This article studies the relationships between player emotion, playing time, and game preferences. There has not been a substantial amount of research studying the relationships between these three factors, particularly in the home environment, as games have moved from the arcades to homes in the last 20-30 years. In the study, nineteen participants played four different games (two first person shooters and two racing games), and were analyzed with physiological measurements as well as self-reports. Three categories of emotions were evaluated: pleasure, arousal, and dominance. The study found that pleasure predicted short-term game preference while arousal predicted long-term game preference. Pleasure also strongly predicted playing time, while arousal only contributed to long-term playing time. The study was not able to accurately measure the effects of dominance on gameplay or preferences.

Continue reading

Paper: Entertainment modeling through physiology in physical play

A child playing Bug-Smasher

Citation

Yannakakis, Georgios N., and John Hallam. “Entertainment modeling through physiology in physical play.” International Journal of Human-Computer Studies 66.10 (2008): 741-755.

Introduction

The goal of this paper was to provide an entertainment children-user model which predicts fun when children play a physical game. This entertainment model would predict the fun, by analyzing physiological measures.
They had two challenges to overcome for creating this model. The first challenge was how can we create this model, I mean using which existing technique? And the second challenge was how can we eliminate the impact of physical activities from captured physiological measures (I mean a physical activity and a physical game have some common features that are noises in prediction model)?
To producing this model, the authors designed two experiments, and used some feature selection algorithms and classification mechanisms. In the other words, they used and compared two feature extraction algorithms and three classification algorithms.

At the end, an entertainment model generates a number y that shows how much “fun” is it. For example in comparison of two games, the more fun game gets the higher value.

Main Experiment (the first experiment)

Seventy two normal-weighted children whose ages cover a range between 8 and 10 years participated in the main experiment. They played Bug-Smasher in nine variants on the Playware playground. The description of Bug-Smasher game is as follows:

The “Bug-Smasher” game is used as Continue reading

ElderFun: Putting Fun into Video Games for Older Adults

h-m-1

Comments

Much research has been done on the topic of the positive aspects of gaming and the use of gaming devices for older adults. Research has predominantly focused on areas of gaming and its applicability in various categories of rehabilitation; physical and cognitive training; leisure and entertainment; and adult learning. Older adults experience age-related changes in their cognitive and physical abilities. This paper has special significance because, this was the first paper that I had read, sent my way by Dr. Nacke, in my quest for research on the topic of social interaction in older adults.

Reference Information

McLaughlin, a., Gandy, M., Allaire, J., & Whitlock, L. (2012). Putting Fun into Video Games for Older Adults. Ergonomics in Design: The Quarterly of Human Factors Applications, 20(2), 13–22. doi:10.1177/1064804611435654

Summary

Learning needs and capabilities of older adults deteriorate with age. New technologies used in video games may pose barriers to the older adults’ population (McLaughlin et al., 2012) due to the decline in their cognitive and physical abilities. Game experiences and expectations from gamification experiments can pose serious challenges to game adoption. Continue reading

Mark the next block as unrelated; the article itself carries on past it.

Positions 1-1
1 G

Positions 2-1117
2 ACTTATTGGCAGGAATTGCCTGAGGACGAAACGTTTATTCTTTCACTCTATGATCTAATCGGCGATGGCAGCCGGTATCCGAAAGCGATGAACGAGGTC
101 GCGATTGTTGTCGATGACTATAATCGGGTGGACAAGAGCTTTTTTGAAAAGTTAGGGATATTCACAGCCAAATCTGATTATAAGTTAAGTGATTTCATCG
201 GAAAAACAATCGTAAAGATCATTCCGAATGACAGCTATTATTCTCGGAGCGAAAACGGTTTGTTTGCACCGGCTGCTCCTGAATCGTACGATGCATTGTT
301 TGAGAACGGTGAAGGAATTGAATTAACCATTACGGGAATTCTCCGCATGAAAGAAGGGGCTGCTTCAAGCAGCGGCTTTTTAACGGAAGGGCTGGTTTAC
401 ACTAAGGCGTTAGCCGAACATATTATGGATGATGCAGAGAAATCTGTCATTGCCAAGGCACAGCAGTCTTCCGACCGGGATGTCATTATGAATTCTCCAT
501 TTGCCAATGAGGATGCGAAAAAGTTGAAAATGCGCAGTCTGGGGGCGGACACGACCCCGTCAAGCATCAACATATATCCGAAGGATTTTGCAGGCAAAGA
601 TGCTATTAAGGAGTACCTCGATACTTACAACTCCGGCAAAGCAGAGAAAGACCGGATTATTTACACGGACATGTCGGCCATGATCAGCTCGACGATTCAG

Paper: Using psychophysiological techniques to measure user experience with entertainment technologies

Citation

Mandryk, R. L., Inkpen, K. M., & Calvert, T. W. (2006). Using psychophysiological techniques to measure user experience with entertainment technologies. Behaviour & Information Technology, 25(2), 141-158.

Image from http://www.jingyif.com/dux/darpa-web-experience-for-kids/

Image from http://www.jingyif.com/dux/darpa-web-experience-for-kids/

Introduction

This paper describes two experiments designed to test the efficacy of physiological measures as evaluators of user experience with entertainment technologies. The authors described two experiments that were designed to test the two main conjectures:

  • Physiological measures can be used to measure a player’s experience with entertainment technology.
  • Normalized physiological measures of experience with entertainment technology will correspond to subjective reports. Continue reading

Paper: Art of Defense: A Collaborative Handheld Augmented Reality Board Game

AoD

Cooperating with fellow players by representing tangible objects in a virtual world!

Citation

Huynh, D., Raveendran, K., Xy, Y., Spreen, K. & MacIntyre, B. (2009). Art of Defense: a collaborative handheld augmented reality board game. Sandbox ’09: Proc. of 2009 ACM SIGGRAPH Symposium on Video Games, 135-142. doi: 10.1145/1581073.1581095

Summary

The authors of this paper were interested in exploring the affordances, constraints and player experience of mobile (handheld) augmented reality (AR) games. One of the key motivators is the ability to collaborate and socialize while playing such games; thus they analyze such products as social games. To explore all this, the authors created a game called Art of Defense (AoD), a tangible AR game that requires the players to interact with board game elements in the real world to drive the virtual simulation. The authors first discuss the technical details behind the game, the design considerations and, finally (and most importantly) the player experience. To evaluate player experience, the authors conducted a formal study with twelve participants. Participants played the game in pairs and were recorded on video, and observed, with a Continue reading